3.4 GHz – K3TUF in FN10we @ 16mi
5.7 GHz – K3TUF in FN10we @ 16mi
10 GHz – K3TUF in FN10we @ 16mi
Not exactly how we expected to end the contest. We should have been in FM09 according to plan, a mere hour or so from the K1RA QTH where we would crash for the night. Instead we are some 3 hours away! It’ll be another long drive across FM19 and FM18 until we are in Warrenton, VA. We break 100K pts, but its nothing to write home about. In the past years John and I had broken well over 250K in the hopes of reaching 300K. We’ll have to see how the rest of the rovers did with the weekend’s bad weather and conditions.
We pull into the local Sheetz gas station in Warrenton, VA FM18cr at around 2am. We step out of the Jiteny to look up at the antenna arrays and we are not happy with what we see. Somehow the 3 GHz looper again bit the dust. This time though the front end sheered off and is somewhere between here and PA. The antenna is trashed and would not be repairable Back at my place we tally up the weekends expenses. Not cheap, especially with a nonrefundable $100+ hotel room we never used out by FN00. We’ll have to recover for a few days and regroup to discuss future plans. John will make the long drive home to CT via MD Monday morning after visiting friends in the DC area.
Thanks to John for pulling together another fun roving experience!
The Gory Post-Contest Analysis (Chart, Graphs & Maps)
For those interested in the details of the post-contest analysis continue to read on. Below are some graphs I created that compare various statistics for W1RT Rover in both the ARRL Sept 2011 and 2012 VHF contests.
When did we work new unique grids over the entire contest in Sept 2011 vs 2012?
How many QSOs and QSO Points did we earn per hour in Sept 2011 vs 2012?
How did we perform per grid square in Sept 2012? See the pie charts for time spent operating per grid, new unique grids earned and QSO points earned per grid WE operated. Unlike years past where we worked more unique grids at the beginning of the contest, this year it was at grids FN21 and FN31 with 40 and 27 respectively on day 2. No surprise since it was tough to work station from Cape Cod on day 1. Likewise FN21 and FN31 offered us the most QSO points with 261 and 104 respectively. Its all about being close to the ham population densities.
Who contacted W1RT Rover the most during ARRL Sept 2012 VHF contest on the low 4 bands, microwaves and overall? On 50-432 MHz: Jeff K1TEO with 25, Terry W8ZN with 20 and Phil K3TUF with 16. On 902 MHz and above: Phil K3TUF with 29, Jeff K1TEO with 17 and Russ NN3Q/R with 6. Overall across all bands this year it was Phil K3TUF with 45 and runners up Jeff K1TEO (43) and Terry W8ZN (23).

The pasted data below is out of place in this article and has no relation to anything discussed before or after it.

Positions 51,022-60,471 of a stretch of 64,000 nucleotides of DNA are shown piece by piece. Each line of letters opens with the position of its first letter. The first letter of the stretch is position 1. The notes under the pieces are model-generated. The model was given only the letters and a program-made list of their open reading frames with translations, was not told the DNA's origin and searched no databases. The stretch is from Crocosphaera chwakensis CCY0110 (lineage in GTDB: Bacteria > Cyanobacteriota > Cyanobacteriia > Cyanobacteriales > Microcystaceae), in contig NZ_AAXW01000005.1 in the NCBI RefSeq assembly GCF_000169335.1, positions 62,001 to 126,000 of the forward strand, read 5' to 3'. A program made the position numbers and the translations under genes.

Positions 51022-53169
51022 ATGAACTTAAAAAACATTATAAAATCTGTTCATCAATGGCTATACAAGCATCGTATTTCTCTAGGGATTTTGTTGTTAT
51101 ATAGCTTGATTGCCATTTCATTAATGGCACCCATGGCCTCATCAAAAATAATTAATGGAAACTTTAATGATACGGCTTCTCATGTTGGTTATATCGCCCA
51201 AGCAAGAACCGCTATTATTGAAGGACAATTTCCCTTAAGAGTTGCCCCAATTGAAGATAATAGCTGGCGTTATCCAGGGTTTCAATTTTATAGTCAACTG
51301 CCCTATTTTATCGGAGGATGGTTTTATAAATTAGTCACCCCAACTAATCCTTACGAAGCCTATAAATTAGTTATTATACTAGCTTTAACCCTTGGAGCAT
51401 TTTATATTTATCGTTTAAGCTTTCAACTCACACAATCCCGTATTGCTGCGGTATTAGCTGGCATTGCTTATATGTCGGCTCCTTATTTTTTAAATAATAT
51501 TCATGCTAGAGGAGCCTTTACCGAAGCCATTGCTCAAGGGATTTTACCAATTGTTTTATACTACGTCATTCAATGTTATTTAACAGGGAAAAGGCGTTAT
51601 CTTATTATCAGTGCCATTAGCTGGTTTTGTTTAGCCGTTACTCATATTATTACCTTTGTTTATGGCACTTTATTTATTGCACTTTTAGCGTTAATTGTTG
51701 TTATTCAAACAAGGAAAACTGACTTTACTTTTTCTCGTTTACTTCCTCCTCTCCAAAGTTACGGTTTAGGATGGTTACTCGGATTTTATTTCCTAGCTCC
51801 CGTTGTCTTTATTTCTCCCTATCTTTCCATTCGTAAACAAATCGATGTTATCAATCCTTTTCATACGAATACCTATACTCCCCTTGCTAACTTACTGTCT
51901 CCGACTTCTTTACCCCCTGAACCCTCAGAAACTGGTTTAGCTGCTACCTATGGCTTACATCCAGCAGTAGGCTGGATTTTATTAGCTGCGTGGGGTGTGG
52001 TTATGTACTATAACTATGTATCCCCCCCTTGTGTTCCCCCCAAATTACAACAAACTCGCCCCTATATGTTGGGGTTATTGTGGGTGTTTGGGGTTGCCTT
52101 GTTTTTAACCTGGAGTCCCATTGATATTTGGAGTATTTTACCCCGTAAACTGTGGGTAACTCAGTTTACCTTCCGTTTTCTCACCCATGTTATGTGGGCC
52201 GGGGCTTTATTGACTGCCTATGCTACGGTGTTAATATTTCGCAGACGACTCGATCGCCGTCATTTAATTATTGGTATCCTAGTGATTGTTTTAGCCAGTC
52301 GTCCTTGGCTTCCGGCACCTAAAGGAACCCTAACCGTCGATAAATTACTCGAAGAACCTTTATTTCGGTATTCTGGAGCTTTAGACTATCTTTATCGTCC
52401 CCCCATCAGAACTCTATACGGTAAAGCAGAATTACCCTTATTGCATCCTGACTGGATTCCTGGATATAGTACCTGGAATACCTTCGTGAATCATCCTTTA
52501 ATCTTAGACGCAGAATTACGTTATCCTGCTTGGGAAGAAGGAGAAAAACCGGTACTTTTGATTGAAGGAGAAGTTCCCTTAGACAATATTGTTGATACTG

How did our overall running, hourly scores from Sept 2011 and 2012 compare for the low 4 bands only, microwaves only and all bands combined? For each score graph QSO Pts are multiplied times the number of grids tallied at hourly intervals to calculate running score over the entire contest period. For low 4 only this means 50-432 MHz QSO pts * grids worked on 50-432 MHz, the same was done just for microwaves only and finally all bands together. These graphs show this year we had an extremely slow start with a much longer off-the-air period than last year.
W1RT Rover Sept 2012 Grid / Band Maps
Finally, I created a script to parse our log and generated QSO data as KML overlays on Google Maps. These overlays consist of details of the station callsigns we contacted in the ARRL Sept 2012 VHF contest from the various grids and bands we operated. The following map is an example of this QSO KML for W1RT/R operating from FN42 on 144 MHz. The Red 0 icon represents our operating location and the green # icons represent the stations we contacted on that bands in order of QSO number. Clicking on an icon will give you more information about the station we worked to include their call, grid and distance to our QTH. Click the View Larger Map below this map to see the entire list of call signs we contacted and a more interactive map. Below this map, use the form to choose another grid and band that W1RT/R operated and click Submit. That will pop up a full page map showing you who we worked and where. Come back here to pick another grid and band to plot additional maps.
Plot a Grid / Band Map for W1RT Rover Sept 2012
Plot a map for a given grid and band for W1RT Rover in the ARRL Sept 2012 VHF contest. Pick a Grid and a Band and click Submit.
John’s final comments after the contest and returning home to CT…
Regarding 24 GHz not working:
“There’s an LO box up in the 24G box, it contains an N5AC PLL board. I send up 10MHz synthesized from the main microwave box. The problem is, for all bands other than 24 GHz the LO output is off unless band is selected. Because 24 GHz LO (10MHz) comes from a different output on 9912, it’s on all of the time and changes for each band. That’s confusing the N5AC board so I’m tearing it all apart again”
Regarding intermittent power out of low bands:
“I’ve ordered all new DEMI low band transverters to replace the Elekraft. I expect delivery at the VHF conference in Oct.”
Regarding trashed 3 GHz looper:
“A new replacement 3 GHz is on order after sacrificing the original to the VHF contest gods.”
Regarding 5/10 GHz dish:
“Its taken a beating over the years, a new dish is on order too.”
Here’s a video collage of some movie clips and static pictures I took over the weekend. Not many shots of us operating, its mainly views of the rover and sites we operated from and shots from the road along the way.